Yiannis Mouzakis via Macropolis | The IMF formally announced last week that it changed the policy of exceptional access criteria, in essence reversing a highly political decision of the Fund back in 2010, a decision that saved the euro and paved the path for half a decade of economic devastation that sealed Greece’s fate.
As the IMF outlines in its announcement, when a member is in need of financing that is far in excess of its quota, a certain set of criteria need to be satisfied before any fund resources are committed.
The four criteria for “exceptional access” are:
- The member country is facing exceptional balance of payments stress, i.e. it needs hard foreign currency to make critical imports
- There is a prospect that the country will regain market access in the short-term
- There is institutional and political capacity to implement the programme attached to the IMF lending
- The country’s debt must be deemed sustainable with a high probability.
When the IMF was called to Greece in the spring of 2010, it had to agree to be part of a programme of 110 billion euros, with its contribution set at 30 billion euros, which translates into 3,200% of Greece’s quota.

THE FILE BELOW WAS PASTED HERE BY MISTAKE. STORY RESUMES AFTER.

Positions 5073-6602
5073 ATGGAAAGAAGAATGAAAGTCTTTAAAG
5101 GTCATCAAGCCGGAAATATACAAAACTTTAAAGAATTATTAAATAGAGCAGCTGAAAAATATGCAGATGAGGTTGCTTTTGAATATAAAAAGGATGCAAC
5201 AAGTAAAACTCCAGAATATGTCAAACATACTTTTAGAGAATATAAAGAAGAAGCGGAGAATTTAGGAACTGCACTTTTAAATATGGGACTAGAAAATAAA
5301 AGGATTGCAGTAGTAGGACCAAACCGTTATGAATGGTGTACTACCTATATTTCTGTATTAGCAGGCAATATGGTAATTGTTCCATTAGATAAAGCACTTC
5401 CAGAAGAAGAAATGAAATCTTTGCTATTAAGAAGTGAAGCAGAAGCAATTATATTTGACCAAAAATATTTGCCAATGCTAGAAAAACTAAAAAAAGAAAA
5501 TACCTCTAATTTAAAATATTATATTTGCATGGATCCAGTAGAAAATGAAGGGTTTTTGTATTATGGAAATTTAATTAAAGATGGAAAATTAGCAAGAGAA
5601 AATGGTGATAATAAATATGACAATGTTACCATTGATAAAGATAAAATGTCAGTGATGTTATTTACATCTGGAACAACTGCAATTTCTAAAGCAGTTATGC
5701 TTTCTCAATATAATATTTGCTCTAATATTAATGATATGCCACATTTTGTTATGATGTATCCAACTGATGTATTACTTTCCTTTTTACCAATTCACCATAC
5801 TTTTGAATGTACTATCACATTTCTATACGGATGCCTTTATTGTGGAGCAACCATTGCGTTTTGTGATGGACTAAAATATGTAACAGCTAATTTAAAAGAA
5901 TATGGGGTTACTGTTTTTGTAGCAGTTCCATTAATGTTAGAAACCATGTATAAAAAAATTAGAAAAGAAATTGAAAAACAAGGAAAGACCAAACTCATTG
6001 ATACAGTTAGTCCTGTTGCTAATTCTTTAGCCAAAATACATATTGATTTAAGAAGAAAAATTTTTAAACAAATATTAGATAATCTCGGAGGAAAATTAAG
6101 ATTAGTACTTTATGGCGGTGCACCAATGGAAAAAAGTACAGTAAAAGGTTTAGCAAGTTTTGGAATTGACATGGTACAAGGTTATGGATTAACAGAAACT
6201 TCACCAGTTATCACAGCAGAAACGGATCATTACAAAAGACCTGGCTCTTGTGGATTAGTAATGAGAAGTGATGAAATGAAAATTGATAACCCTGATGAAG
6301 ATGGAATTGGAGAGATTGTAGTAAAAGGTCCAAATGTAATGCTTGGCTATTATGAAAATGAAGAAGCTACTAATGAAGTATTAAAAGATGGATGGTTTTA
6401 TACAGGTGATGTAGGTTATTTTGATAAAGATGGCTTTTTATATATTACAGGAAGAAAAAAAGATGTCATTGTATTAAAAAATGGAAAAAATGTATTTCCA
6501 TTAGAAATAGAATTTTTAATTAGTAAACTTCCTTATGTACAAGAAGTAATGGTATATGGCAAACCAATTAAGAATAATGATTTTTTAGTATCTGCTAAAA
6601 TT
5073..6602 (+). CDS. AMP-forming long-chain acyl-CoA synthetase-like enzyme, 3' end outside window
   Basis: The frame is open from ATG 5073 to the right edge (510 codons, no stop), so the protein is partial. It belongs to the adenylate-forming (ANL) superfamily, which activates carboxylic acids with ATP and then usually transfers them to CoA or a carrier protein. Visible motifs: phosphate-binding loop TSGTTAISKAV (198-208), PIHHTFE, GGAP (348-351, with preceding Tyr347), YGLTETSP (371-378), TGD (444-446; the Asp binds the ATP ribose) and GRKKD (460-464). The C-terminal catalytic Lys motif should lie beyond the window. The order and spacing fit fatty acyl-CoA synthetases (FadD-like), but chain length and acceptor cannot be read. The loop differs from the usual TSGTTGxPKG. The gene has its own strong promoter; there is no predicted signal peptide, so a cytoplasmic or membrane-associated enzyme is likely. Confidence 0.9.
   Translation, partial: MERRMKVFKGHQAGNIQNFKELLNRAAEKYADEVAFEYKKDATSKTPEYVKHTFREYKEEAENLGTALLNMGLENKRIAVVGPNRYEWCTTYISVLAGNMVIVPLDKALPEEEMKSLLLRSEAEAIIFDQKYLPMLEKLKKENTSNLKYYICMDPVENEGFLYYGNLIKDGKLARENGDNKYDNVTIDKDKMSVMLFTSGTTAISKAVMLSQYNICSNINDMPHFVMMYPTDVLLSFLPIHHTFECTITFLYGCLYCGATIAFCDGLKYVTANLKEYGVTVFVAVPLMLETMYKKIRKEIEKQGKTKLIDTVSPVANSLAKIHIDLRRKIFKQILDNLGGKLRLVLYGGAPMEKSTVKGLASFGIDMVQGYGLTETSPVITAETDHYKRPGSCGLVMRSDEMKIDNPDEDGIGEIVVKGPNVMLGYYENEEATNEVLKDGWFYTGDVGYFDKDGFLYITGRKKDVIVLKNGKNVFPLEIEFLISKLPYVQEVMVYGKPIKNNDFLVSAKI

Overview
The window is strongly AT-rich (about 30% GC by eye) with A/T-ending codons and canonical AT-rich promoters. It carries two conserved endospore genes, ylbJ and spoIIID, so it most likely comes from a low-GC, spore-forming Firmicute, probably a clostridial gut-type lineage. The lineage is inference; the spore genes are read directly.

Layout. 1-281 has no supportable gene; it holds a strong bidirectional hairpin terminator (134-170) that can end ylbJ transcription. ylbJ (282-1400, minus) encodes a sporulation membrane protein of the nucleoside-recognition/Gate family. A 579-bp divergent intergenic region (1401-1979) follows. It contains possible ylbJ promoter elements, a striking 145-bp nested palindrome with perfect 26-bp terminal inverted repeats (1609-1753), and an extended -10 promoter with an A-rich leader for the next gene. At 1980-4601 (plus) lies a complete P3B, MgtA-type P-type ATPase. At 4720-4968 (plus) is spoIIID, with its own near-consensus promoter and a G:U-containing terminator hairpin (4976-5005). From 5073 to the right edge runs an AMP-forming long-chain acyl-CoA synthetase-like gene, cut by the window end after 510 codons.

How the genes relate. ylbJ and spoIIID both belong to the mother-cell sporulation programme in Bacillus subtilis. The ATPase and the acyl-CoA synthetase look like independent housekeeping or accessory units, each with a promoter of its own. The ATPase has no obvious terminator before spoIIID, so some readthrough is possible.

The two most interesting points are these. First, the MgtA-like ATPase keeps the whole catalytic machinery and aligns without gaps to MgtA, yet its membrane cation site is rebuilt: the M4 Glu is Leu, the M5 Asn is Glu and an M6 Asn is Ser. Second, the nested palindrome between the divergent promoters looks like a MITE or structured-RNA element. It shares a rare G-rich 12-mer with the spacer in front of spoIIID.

Greece had to meet all of those four criteria for the IMF to be part of the program. Given the nature and the volume of the problems that Greece faced back in 2010, the IMF could not asses the country’s debt as sustainable with high probability.
As it outlines in today’s announcement:
Because the IMF did not assess Greece’s debt to be sustainable with high probability, the framework required an upfront debt reduction. However, there were serious concerns at the time that this could lead to severe contagion both in the Eurozone and beyond.
Greece was denied the debt solution that it clearly needed and this was masked behind the exception of systemic risk that was introduced at the time.
The evolution of the frameworks is outlined in a chart below:
Based on the framework that existed up to 2010 Greece would have definitely needed a debt restructuring and would need official financing on favourable terms so debt sustainability was not aggravated.
That type of solution at the time would have favoured Greece as a member of the IMF but would have severely damaged the eurozone not only because core banks had exposure to Greece but they had exposure to other peripheral sovereigns and banks after almost 10 years of financing integration in the euro. Also, a debt restructuring would imply that government bonds, which were considered risk free assets on banks’ balance sheets, would need to be risk adjusted and this would enforce additional capital requirements on banks that were barely recovering from the crisis of 2008-2009.
As was explicitly stated by the IMF in its evaluation of Greece’s first programme:
For the eurozone as a whole, there might be limited gain in bailing in creditors who subsequently might themselves have to be bailed out.
As such, Greece was denied the upfront debt restructuring that was needed and was forced into a belt tightening which was necessary but had severe intensity and speed, as program financing was allocated to debt repayments and not deficit financing.